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The Oxford Movement’s Critique of Modern Rationalism

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The Oxford Movement was a 19th century movement within the Church of England that eventually developed into Anglo-Catholicism. The movement’s manifesto was set forth in explicit terms in the Tracts for the Times, published from 1833 to 1841.  However a parallel expression of principles took poetic form — in the Lyra Apostolica (1836), an anthology whose principal author was John Henry Newman, and with contributions by several others, including John Keble.

Newman, Keble and the others sought a return to a more authentic and full-blooded Christianity as found in the writings of Church Fathers.  Their critique of rationalism is relevant for our times.

The Introduction to the 1901 edition of the Lyra, written by Henry C. Beeching, excerpted below, explains with admirable clarity and eloquence the Oxford Movement’s critique of modern rationalism and Lockean Liberalism.

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WE must remember what the Liberalism of the Thirties was, if we would understand the indignation with which these men set themselves to repudiate it. It was the Liberalism of rational enlightenment. It believed that the evils and sorrows of humanity would fade away before the instructed intelligence. It was hard, confident, aggressive. It had the easy air of superiority which belongs to those who have never faced the deep underlying issues of life.

It omitted these from its calculation. Everything, for it, was on the surface; was plain; was uncomplicated. The cool reason, the average commonsense, the ordinary experience of the man in the street, were its sufficing standards. It abhorred mystery. It had no touch of reverence, awe, mysticism. It was frankly utilitarian. It was at the mercy of a bland and shallow {xxvii} optimism. Not that it was not doing an immense deal of practical good. It was opening doors of freedom. It was breaking down barriers. It was spreading knowledge. It was extending the range of social happiness. It was widening the old horizons of philanthropic effort. It was relieving men from the burdens and terrors of ignorant bigotry. It was insisting that institutions should do the work for which they were intended. It was bent on applying the test of real use for the public welfare to all the resources of Civilisation, which were locked up, too often, by the selfishness of prejudice, and the idleness of indifference.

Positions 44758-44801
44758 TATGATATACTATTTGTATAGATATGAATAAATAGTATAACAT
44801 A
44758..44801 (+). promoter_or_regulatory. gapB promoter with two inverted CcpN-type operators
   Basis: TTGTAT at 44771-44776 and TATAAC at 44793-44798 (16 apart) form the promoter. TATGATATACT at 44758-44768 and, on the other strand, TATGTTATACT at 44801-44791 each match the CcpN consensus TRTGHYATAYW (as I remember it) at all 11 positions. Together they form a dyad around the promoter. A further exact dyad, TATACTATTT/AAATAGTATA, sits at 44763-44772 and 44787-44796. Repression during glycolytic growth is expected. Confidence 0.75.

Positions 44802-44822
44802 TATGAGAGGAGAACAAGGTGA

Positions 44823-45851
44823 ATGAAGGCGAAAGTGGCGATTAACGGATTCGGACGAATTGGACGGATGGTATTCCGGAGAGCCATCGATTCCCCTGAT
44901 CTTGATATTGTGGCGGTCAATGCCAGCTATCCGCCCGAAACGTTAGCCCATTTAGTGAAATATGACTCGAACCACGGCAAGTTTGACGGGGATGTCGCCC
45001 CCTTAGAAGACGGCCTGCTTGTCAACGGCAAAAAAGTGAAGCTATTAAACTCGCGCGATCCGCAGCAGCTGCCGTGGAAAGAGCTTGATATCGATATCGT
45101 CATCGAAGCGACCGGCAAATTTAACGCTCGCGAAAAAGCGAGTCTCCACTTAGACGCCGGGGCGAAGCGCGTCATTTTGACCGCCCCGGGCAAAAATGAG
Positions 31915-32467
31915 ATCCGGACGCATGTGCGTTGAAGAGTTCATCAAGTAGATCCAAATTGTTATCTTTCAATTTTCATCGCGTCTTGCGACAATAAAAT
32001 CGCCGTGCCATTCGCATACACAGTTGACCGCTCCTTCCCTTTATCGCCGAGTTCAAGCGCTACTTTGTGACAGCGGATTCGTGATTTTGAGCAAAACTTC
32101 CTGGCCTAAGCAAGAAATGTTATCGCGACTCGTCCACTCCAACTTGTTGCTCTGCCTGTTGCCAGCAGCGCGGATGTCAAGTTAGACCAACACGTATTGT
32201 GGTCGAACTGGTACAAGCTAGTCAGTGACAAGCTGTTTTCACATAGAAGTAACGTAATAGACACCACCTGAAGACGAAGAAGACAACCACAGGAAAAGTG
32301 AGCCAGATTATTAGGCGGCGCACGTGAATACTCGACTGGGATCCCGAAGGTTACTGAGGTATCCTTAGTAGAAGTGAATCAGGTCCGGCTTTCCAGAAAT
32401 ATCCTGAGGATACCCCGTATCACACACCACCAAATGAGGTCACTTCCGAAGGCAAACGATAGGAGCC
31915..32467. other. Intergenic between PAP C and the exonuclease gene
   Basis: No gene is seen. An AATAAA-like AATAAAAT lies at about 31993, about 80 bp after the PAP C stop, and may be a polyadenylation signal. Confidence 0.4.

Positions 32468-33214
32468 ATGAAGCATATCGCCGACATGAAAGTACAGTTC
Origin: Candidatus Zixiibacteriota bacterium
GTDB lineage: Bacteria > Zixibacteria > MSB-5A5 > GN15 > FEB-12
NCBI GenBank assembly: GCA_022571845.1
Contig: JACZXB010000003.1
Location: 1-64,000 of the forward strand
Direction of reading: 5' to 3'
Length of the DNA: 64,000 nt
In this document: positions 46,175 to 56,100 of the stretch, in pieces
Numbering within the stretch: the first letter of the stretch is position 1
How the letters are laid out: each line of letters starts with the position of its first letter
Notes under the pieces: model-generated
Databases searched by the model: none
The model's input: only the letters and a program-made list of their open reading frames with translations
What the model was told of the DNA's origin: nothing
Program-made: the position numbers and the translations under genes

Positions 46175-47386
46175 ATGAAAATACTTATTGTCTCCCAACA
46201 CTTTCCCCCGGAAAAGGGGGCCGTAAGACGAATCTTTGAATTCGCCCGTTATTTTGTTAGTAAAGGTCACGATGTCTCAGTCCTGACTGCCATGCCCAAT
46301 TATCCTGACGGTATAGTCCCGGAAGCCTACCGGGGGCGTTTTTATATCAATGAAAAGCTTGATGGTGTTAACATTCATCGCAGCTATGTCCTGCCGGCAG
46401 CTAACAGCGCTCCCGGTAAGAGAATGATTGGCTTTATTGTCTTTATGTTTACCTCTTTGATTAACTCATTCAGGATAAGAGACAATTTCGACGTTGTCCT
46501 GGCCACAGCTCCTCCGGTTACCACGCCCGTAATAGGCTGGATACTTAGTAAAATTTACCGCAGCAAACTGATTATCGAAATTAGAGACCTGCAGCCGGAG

But, in spite of all this beneficial activity, Liberalism was felt, by those ardent young men at Oxford, to be their enemy. And it was this, because it left out that which to them was the one fact of supreme importance—the soul.

Liberalism, as it was understood in the days of Lord Brougham, and of Benthamism, knew nothing of the soul’s enthralling drama—its tragic heights and depths, its absorbing wonder, its momentous agonies, its infinite pathos, its tempestuous struggle, its mysterious sin, its passion, its penitence, and its tears. All this Liberalism passed over, as of no account. It was for it a veiled world, into which it possessed no way of entry. It came not into its secret, and moreover, it was content to be excluded. It was inclined to sweep it all aside, as the rubbish of superstition. It was unaware of its own blind-{xxviii} ness. It was confident in its own adequacy to set human life straight, without regard to this disturbing matter.

It was this shallow self-sufficiency which stung the strong soul of Carlyle into fierce revolt. In him, the elements which rational enlightenment fancied it had disposed of, re-asserted their volcanic intensity. Through his voice, humanity defied the comfortable bribes of utilitarianism, and revealed itself once again as the passionate Pilgrim of Time, for ever seeking an unknown and eternal Goal. And this recoil of Carlyle, prophetic in its force, yet empty of any Gospel message, had its parallel at Oxford. . . .  Every fibre of Keble’s soul revolted against any temper that would smoothe over the dark realities of sin, or would cheapen the tremendous issues of human character and human choice, or would rob earth of its imaginative mystery, or would {xxix}trifle with the awful significance of word or deed in the light of Doom. Truth was, for him, no thin logical consistency, but a Vision of Eternal Reality, which smote in upon the conscience of man with the solemnity of a moral challenge.

Liberalism embodied, according to Newman’s analysis, the spirit of rationalism, and the claim of the human reason to sit in judgment upon dogmatic revelation. And, against this, Keble recalled to men the teaching of Bishop Butler on the moral nature of the evidence by which spiritual convictions were reached. To the mere reason, this evidence could not get beyond suggestive probabilities; but these probabilities were used, by the living spirit of man, as an indication of the personal Will of God, which could be read by the soul that was in tune with that Will. So probabilities became certitudes. “ I will guide thee with mine Eye,” was Keble’s favourite example of the mode in which Divine truth touched the soul. By deep glimpses, by rare flashes, by a momentary glance, the Eye of God could make us aware of Truths far beyond the understanding of reason. Such Truths possessed authority, which we could not dissect or critically examine. They were revelations of the mind of Him with Whom we had to deal. So Authority was the key-note of Keble’s thinking, in antithesis to the Reason of Liberal enlightenment. And Authority was shown, as Mr. Balfour has again shown us in our own day, to rest on profound instincts of human nature, which had their roots far down out of sight, and defied rational analysis. Emotion, Imagination, {xxx} Association, Tradition, Conscience, all played their part in the creation of that temper which found its joyful freedom in surrendering to Authority.